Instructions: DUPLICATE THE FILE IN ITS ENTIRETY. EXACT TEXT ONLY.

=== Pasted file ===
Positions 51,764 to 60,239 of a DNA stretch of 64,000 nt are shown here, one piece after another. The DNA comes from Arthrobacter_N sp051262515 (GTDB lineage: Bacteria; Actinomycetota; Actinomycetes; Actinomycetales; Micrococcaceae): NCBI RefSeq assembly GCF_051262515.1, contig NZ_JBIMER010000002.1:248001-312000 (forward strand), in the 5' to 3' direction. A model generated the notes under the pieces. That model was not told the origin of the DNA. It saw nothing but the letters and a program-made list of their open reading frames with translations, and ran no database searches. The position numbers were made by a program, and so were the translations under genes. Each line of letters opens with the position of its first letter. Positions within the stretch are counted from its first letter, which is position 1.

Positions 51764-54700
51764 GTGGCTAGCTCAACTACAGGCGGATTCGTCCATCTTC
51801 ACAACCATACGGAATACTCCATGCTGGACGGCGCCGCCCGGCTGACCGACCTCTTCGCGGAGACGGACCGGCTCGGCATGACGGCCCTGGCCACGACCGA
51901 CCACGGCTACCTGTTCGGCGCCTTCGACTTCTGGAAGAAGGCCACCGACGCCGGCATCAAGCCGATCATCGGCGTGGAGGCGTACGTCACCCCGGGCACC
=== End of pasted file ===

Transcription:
Positions 51,764 to 60,239 of a DNA stretch of 64,000 nt are shown here, one piece after another. The DNA comes from Arthrobacter_N sp051262515 (GTDB lineage: Bacteria; Actinomycetota; Actinomycetes; Actinomycetales; Micrococcaceae): NCBI RefSeq assembly GCF_051262515.1, contig NZ_JBIMER010000002.1:248001-312000 (forward strand), in the 5' to 3' direction. A model generated the notes under the pieces. That model was not told the origin of the DNA. It saw nothing but the letters and a program-made list of their open reading frames with translations, and ran no database searches. The position numbers were made by a program, and so were the translations under genes. Each line of letters opens with the position of its first letter. Positions within the stretch are counted from its first letter, which is position 1.

Positions 51764-54700
51764 GTGGCTAGCTCAACTACAGGCGGATTCGTCCATCTTC
51801 ACAACCATACGGAATACTCCATGCTGGACGGCGCCGCCCGGCTGACCGACCTCTTCGCGGAGACGGACCGGCTCGGCATGACGGCCCTGGCCACGACCGA
51901 CCACGGCTACCTGTTCGGCGCCTTCGACTTCTGGAAGAAGGCCACCGACGCCGGCATCAAGCCGATCATCGGCGTGGAGGCGTACGTCACCCCGGGCACC